Monday, January 28, 2008

Beginning the Commercial and Instructor ratings

For some time, I've been studying materials about becoming an instructor. You have to have a Commercial rating to apply for the Instructor rating, so I've been studying that stuff too. But I did not really have a good idea as to how to proceed until recently. I wrote to several of our instructors asking for advice. And then recently our club's Chief Flight Instructor came up with a program to get several of us going. There are four of us interested in becoming instructors, and only one of them has his Commercial already.

It'll start with a series of four "ground school" sessions, and then she and the other club CFIs will work with us individually, as we work through the self-study materials and develop the required lesson plans and begin practice teaching. She provided a syllabus to guide our self-study and flight practice. This could take 6 to 9 months. I'll write about the process as I go along.

This week's class, the second of four:
  • We heard from a club member who recently achieved his CFIG... the stuff he studied, the stuff he SHOULD have studied, and how the test went.
  • We heard from the local DPE (Designated Pilot Examiner), the only one in the area who conducts Private Pilot Glider, Commercial Pilot Glider, and Instructor tests. He gave us very good insights into what he looks for during the oral and practical tests. He also gave us a lot of information about the paperwork requirements, costs, and ideas about insurance. Beyond that, he had a lot to say about the liability, responsibility and accountability of flight instructors.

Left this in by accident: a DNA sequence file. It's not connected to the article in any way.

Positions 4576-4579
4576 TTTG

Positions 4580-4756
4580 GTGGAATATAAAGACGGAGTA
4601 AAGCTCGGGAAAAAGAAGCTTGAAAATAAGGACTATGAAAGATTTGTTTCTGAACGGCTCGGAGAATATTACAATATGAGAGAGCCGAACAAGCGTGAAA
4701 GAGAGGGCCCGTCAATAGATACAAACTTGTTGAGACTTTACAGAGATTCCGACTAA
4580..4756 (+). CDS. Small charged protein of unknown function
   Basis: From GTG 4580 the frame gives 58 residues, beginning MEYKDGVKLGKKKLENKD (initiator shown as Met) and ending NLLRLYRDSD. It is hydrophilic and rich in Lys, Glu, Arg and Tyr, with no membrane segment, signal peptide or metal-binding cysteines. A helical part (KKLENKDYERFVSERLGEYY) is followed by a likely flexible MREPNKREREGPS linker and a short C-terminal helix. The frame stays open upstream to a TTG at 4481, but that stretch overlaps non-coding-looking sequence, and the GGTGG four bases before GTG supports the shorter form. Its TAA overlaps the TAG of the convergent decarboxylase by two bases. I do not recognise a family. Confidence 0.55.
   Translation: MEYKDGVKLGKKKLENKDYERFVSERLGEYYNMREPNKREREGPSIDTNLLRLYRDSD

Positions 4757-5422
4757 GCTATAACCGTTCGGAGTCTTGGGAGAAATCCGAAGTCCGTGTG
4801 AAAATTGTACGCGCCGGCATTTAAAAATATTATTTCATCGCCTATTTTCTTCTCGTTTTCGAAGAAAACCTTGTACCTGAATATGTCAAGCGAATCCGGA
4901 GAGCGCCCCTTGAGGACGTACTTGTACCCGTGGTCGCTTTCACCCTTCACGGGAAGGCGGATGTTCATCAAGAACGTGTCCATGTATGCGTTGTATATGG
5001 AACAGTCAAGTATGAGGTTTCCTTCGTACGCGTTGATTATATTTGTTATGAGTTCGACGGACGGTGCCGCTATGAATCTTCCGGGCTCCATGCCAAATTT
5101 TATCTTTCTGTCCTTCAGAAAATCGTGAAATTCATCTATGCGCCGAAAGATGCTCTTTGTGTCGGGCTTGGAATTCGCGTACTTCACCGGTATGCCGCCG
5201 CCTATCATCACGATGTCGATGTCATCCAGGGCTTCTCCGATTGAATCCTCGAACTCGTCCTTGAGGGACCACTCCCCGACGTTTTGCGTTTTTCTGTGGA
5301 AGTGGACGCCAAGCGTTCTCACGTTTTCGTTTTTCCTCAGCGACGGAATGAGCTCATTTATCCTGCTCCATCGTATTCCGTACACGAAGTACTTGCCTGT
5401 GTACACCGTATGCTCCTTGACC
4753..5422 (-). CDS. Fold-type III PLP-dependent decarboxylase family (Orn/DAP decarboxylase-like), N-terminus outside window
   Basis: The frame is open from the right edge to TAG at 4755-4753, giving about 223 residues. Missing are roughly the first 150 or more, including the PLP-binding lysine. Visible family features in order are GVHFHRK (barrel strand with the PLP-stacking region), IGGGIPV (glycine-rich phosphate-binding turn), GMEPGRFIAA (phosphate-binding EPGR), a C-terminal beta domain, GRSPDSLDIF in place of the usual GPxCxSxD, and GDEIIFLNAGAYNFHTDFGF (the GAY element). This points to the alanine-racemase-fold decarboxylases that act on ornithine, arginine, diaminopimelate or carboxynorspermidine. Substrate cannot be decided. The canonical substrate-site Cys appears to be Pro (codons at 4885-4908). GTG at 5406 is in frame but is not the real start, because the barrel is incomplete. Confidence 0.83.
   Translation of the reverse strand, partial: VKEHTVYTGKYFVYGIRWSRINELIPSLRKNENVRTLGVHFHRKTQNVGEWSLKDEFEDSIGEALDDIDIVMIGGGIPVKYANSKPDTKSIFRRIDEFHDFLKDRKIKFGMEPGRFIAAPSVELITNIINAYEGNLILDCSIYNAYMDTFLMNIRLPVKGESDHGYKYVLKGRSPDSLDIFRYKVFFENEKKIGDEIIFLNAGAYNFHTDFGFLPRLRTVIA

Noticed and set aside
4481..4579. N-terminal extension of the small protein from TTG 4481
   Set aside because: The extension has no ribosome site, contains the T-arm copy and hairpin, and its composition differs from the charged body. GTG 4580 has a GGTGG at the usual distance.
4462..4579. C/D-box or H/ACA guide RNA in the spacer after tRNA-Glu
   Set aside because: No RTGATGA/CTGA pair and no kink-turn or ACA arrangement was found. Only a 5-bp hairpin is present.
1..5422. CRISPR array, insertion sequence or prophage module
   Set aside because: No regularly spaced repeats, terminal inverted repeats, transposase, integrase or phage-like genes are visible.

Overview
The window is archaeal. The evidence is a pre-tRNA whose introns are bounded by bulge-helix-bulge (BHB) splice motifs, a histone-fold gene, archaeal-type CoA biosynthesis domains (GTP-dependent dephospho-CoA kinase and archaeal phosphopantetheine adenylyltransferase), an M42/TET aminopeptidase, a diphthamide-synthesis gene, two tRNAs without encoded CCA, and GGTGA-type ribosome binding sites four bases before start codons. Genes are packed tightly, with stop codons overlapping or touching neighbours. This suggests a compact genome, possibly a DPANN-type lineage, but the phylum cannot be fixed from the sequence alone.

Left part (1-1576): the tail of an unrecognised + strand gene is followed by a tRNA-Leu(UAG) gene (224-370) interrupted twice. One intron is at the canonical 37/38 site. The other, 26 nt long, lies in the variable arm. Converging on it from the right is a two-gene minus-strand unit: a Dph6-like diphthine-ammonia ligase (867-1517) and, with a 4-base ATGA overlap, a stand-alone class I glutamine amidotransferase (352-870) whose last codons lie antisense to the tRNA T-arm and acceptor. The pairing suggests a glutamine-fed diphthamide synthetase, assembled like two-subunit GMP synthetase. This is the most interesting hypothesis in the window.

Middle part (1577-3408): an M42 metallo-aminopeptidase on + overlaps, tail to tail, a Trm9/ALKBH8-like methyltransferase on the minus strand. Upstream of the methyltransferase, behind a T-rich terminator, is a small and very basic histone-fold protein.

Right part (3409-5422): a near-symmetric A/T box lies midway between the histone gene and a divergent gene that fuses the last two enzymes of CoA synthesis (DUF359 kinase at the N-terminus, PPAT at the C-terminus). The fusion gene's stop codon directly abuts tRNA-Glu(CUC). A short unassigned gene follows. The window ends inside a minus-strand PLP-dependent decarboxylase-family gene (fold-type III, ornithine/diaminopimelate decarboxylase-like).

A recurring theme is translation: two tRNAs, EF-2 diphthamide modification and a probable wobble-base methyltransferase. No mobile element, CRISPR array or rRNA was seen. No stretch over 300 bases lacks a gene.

I haven't flown since 12/22, due to a variety of other commitments and bad weather. I'm hoping the weather next Sunday will be good so I can fly before the CFI class in the afternoon.

Thursday, January 10, 2008


A few weeks ago I wrote about being surprised by the amount of water in the PW5's wings (spoiler boxes) and empennage. This time it was ice. Some cold nights after a rainy week caused that accumulated water to freeze - hard! It was about 1/4" thick and about two feet long, tightly stuck under the spoiler actuators. It took me quite a bit of work with a sharp tool to break it up and pry it out. Pictured below is about half of the ice from one wing.

Turns out there are drain holes at both ends of the spoiler boxes, and they were plugged with dirt, so the water wouldn't drain out. Something else to check for on every preflight inspection... Maybe this is common in other parts of the country, but it was a surprise to us here in Southern California.